As a teenager, Emily Humphrey was curious about the world. She was intrigued by international exchange and wanted to learn more about new cultures. As an adult, she maintained an interest in interculturalism and despite her incredibly busy life, she and her husband welcomed AFS exchange student Lulu from Italy into their home for nine wonderful months last year. While Emily knew Lulu would eventually have to return home to Italy, she didn’t realize just how attached she would become to Lulu, and that she’d gain a lifelong daughter—and friend.

Today, she still speaks to Lulu at least once a week. In fact, Emily and her family are planning to reunite with Lulu this December in Italy. Even after an exchange year is complete, the #AFSEffect continues!

How did you find out about AFS?

I grew up in Canada and we didn’t have the AFS program there, but I always liked the idea of being a host student. When I moved to Florida, my husband’s aunt had been hosting AFS students. She adores AFS. We had met a couple of her students and it was very interesting to me especially because I wanted to do it when I was in high school.

Why did you decide to host an exchange student?

I was interested in being a student as a kid, but I wanted to do something from the hosting side of it. My husband is in the military, so we travel a lot. I had two kids at that point and I really wanted to expose them to a different culture. I don’t quite know what came over me! I had a lot on my plate, but it felt like something I just wanted to do.

What were your expectations when you decided to host a student? What were you hoping to gain from the experience?

I didn’t think of anything off the bat, but after meeting Lulu I think I just wanted to provide an intercultural experience for someone. That was a big deal for me. I always dreamed of having a big family and providing them with all that experience and maintaining the relationship for the rest of our lives. I certainly didn’t know what to expect!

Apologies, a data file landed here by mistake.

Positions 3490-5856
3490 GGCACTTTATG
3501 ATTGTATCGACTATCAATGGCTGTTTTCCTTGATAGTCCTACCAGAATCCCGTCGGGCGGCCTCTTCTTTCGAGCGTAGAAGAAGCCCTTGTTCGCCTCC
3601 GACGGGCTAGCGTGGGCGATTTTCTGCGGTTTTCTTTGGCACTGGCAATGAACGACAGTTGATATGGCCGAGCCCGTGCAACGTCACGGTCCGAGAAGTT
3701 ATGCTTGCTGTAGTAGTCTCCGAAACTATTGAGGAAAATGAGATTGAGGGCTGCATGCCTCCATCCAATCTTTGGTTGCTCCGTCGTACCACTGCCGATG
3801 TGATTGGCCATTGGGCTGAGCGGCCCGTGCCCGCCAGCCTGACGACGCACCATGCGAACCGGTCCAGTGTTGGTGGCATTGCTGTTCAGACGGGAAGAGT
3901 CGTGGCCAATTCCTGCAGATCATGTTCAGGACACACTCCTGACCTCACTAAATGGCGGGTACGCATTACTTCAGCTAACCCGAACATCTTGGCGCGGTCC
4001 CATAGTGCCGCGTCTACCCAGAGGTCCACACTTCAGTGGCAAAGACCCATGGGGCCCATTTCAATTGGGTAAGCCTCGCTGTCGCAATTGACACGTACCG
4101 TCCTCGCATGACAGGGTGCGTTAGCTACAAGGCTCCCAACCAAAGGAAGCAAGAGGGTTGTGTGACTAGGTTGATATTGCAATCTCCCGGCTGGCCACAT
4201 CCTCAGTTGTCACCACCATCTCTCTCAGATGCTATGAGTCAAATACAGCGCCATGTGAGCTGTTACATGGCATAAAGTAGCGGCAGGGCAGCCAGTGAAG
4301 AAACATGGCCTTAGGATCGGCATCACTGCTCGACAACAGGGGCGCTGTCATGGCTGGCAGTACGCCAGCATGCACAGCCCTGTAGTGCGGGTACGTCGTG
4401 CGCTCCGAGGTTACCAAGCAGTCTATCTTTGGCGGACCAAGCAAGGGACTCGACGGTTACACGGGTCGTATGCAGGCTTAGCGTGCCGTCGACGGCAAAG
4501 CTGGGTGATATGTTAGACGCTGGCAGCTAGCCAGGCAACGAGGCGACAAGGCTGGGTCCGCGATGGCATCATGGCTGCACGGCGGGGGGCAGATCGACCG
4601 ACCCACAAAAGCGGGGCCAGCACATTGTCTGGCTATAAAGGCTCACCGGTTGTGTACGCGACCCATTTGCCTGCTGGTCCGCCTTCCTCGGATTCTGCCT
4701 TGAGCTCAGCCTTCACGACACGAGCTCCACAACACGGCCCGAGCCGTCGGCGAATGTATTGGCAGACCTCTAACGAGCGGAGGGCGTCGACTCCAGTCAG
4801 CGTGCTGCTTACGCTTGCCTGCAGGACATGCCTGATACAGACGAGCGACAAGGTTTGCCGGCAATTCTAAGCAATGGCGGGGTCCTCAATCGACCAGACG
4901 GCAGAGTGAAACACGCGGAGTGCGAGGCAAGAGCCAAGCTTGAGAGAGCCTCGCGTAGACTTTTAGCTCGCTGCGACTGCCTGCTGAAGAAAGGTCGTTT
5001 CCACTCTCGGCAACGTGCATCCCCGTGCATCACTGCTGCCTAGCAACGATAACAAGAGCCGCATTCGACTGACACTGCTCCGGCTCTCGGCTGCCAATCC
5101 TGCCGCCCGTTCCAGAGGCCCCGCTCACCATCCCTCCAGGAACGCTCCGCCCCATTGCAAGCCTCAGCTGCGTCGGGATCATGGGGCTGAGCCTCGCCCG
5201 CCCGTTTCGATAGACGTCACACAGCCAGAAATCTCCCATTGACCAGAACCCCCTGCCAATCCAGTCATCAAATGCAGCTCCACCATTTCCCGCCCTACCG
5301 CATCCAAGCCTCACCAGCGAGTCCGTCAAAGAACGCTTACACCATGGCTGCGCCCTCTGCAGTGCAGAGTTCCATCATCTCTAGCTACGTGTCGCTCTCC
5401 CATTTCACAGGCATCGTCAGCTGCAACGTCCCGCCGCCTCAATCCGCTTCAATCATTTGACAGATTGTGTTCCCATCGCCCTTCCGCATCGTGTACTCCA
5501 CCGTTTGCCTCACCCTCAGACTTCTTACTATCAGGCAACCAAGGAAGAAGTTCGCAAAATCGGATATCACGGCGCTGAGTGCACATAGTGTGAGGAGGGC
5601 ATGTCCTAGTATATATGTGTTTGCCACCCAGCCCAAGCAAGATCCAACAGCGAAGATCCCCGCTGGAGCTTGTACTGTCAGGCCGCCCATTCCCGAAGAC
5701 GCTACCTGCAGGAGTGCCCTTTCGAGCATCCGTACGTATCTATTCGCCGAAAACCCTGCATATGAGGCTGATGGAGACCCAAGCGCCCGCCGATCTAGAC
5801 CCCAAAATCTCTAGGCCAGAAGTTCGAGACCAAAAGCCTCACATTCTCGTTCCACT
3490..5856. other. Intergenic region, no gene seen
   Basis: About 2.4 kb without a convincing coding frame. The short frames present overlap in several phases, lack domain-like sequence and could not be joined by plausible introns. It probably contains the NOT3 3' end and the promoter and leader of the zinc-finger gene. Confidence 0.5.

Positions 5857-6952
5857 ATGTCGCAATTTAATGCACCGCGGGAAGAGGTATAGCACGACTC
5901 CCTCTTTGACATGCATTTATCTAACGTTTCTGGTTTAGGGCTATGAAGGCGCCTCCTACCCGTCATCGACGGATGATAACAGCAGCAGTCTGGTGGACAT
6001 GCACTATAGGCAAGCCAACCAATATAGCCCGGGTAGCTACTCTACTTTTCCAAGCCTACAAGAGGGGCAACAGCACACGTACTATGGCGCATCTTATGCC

Were there any hesitations when you signed up to be a host parent?

My husband was deploying once a year. I was nervous about having two kids under the age of three, also working, and then hosting an exchange student. I didn’t know how I would be able to juggle all of that. We were completely at ease once we met Lulu.

Now, after I’ve been through the experience, its not just your family that it impacts, it has a bigger impact on your family, your extended family, your community, as you guys say, the #AFSEffect, which is so relevant. It’s a ripple effect to the larger community.

How do you think hosting Lulu created a ripple effect in your community?

It was amazing to see how she was embraced by my family and my community. Her birthday was on the family calendar, her school events—both sides of the family really embraced her and sent gifts and attended her extra curriculars.

I remember prom, for example. She wasn’t sure she wanted to go and then Thursday morning she decided she wanted to. The prom was Saturday. And I thought, “Oh god, where are we going to get a dress?” So, I reached out to my Facebook and said “Tampa friends! What do we do?” and the whole community came together with ideas and stores to go to. Everyone stepped in and helped.

What surprised you about the hosting experience? Were you surprised by what you gained in the end?

Yes. I did not expect to get as close to Lulu as I got. We had a set date when she would be leaving, I knew it from the get-go, but I did not realize how much her leaving would impact me. It was one of the hardest things. She was in our lives for nine months and we got so close, she’s like a daughter and friend. The closeness was totally unexpected. How appreciated she was and how easily she fit into our family and how enjoyable she was. The whole thing was amazing.